Diverse Voices: Seabrook Buddhist Temple Celebrates Bodhi Day With New Year Preparations


Seabrook Buddhist Temple, Seabrook, Upper Deerfield Township.

By Daniel Winner | AC JosepH Media Correspondent

SEABROOK — One of the earliest winter holidays in December is Bodhi Day, a Japanese Buddhist holiday that commemorates the day that Prince Siddhartha Gautama reached spiritual awakening and became known across the world as the Buddha. The word “bodhi” comes from the Sanskrit language and means “to be awake,” that is, to wake up to truth and perfect wisdom.

Observed on Dec. 8, Bodhi Day has its origins in a Japanese Zen observance called “Rohatsu” which literally means “the eighth (day) of the 12th month.” During this time, the clergy (monks and nuns) and laypeople would spend an entire week practicing intensive meditation and listening to sermons. Bodhi Day falls on the final day of this period. 

This observance in turn came from the Chinese holiday of “Laba.” During this time, a form of porridge or congee made with eight ingredients, including rice, beans, nuts, and dried fruit, are eaten. According to one legend, this tradition hearkens back to the time of the Buddha, when a village girl named Sujata offered him a bowl of milk rice. After accepting this meal, he sat beneath a sacred fig tree (Ficus religiosa) where he reached enlightenment. This tree was henceforth known as the bodhi tree.

Leaves of the Ficus religiosa or “bodhi tree.”

Today, nearly all denominations of Japanese Buddhism observe Bodhi Day. Rev. Kosho Finch, an African American priest of the Shingon sect in Portland, OR has stated, “It’s normally known in Japanese as Jodo-e (meaning “gathering to celebrate the attainment of the Way”). In Los Angeles the Buddhist temples get together as a group and celebrate Bodhi Day.”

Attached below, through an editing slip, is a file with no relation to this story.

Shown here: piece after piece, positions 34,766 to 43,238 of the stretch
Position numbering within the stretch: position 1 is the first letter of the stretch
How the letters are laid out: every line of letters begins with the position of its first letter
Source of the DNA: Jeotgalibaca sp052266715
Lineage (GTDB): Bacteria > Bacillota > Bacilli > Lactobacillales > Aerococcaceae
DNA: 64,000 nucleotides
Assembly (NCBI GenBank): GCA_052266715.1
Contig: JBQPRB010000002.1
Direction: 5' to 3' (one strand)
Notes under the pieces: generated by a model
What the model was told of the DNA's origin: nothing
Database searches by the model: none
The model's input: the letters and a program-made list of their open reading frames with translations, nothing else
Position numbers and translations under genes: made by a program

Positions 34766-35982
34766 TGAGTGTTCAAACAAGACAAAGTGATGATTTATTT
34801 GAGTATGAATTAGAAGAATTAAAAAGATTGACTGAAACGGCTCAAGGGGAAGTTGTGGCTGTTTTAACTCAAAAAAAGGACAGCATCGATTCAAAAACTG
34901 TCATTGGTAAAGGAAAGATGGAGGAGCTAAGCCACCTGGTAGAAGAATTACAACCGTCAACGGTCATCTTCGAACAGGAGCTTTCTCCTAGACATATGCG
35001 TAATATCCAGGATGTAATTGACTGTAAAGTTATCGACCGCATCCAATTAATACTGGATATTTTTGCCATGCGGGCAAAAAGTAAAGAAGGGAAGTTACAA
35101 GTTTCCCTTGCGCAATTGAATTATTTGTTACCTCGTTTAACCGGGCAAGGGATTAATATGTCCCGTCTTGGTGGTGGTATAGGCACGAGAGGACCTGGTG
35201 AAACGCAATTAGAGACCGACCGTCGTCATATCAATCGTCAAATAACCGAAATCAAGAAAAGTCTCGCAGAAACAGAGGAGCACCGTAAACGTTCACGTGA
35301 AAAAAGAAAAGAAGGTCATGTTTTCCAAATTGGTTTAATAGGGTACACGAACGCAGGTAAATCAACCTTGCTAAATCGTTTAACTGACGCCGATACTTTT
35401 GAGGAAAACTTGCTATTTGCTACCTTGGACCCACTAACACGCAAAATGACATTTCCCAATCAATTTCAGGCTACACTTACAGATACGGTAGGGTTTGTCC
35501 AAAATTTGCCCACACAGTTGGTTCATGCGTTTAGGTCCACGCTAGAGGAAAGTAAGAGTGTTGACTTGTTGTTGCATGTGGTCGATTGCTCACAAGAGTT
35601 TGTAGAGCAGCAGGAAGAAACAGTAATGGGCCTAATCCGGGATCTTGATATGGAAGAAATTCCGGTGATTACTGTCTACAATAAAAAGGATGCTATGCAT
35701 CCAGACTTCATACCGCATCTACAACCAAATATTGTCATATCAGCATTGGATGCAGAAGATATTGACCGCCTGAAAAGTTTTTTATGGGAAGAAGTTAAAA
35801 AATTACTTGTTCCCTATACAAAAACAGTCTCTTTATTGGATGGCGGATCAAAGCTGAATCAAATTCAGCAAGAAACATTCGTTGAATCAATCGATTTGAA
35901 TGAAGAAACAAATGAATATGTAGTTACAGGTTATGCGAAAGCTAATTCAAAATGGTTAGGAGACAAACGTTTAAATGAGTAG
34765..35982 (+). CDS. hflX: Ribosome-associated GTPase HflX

In Seabrook, a small but lively community of Japanese Americans and volunteers celebrated throughout the week by preparing for the coming New year with a food-making ceremony called “mochitsuki.”

Mochi, glutinous rice cakes that are traditionally eaten during the New Year, are made by hand in a process of pounding rice until it becomes a sticky mass that can be divided into pieces, or “cakes.” A cake of mochi can be filled with different ingredients such as strawberry, green tea powder, or most popularly, sweet red bean paste called anko. This stuffed treat is known as “daifuku” which means “great fortune,” and is symbolic of blessings to come with the New Year.

Pounding rice is a traditional practice and step in the process of making mochi.
Photo courtesy of Andy Atzert of Wikimedia Commons through the Creative Commons Attribution-Share Alike 4.0 International license.
Variety pack of different flavors of mochi.
Photo courtesy of Aurus Sy of Wikimedia Commons through the Creative Commons Attribution-Share Alike 4.0 International license.

Seabrook Buddhist Temple is a branch of the Buddhist Churches of America which belongs to the Jodo Shin lineage of Pure Land Buddhism. Located in Seabrook, an unincorporated community in Upper Deerfield Township, Cumberland County, the area has a profound history of Japanese American residency.

Seabrook Buddhist Temple, built in 1969 for the spiritual needs of the Japanese American community.

During World War II, labor shortages in South Jersey’s food processing plants provided Japanese Americans an opportunity to relocate in order to escape the harsh reality of internment camps that were established across the western United States. As many as 3,000 individuals settled in Seabrook. Recruitment on Seabrook farms also included Latin Americans of Japanese heritage, who likewise escaped internment when they were offered parole relocation to South Jersey.

The Japanese population in New Jersey is minimal, with the state seeing a decline of -10.4% between 2000 and 2010. This makes Japanese Americans the smallest demographic among all Asian American groups in the state.

EDITOR’S NOTE: Daniel Winner has a double major in Religious Studies and Japanese from Penn State University and has traveled internationally to the Far East on several occasions. His insights on Buddhism and Asian culture give a unique view of historical and modern trends. He will be serving as a contributor for Front Runner New Jersey.

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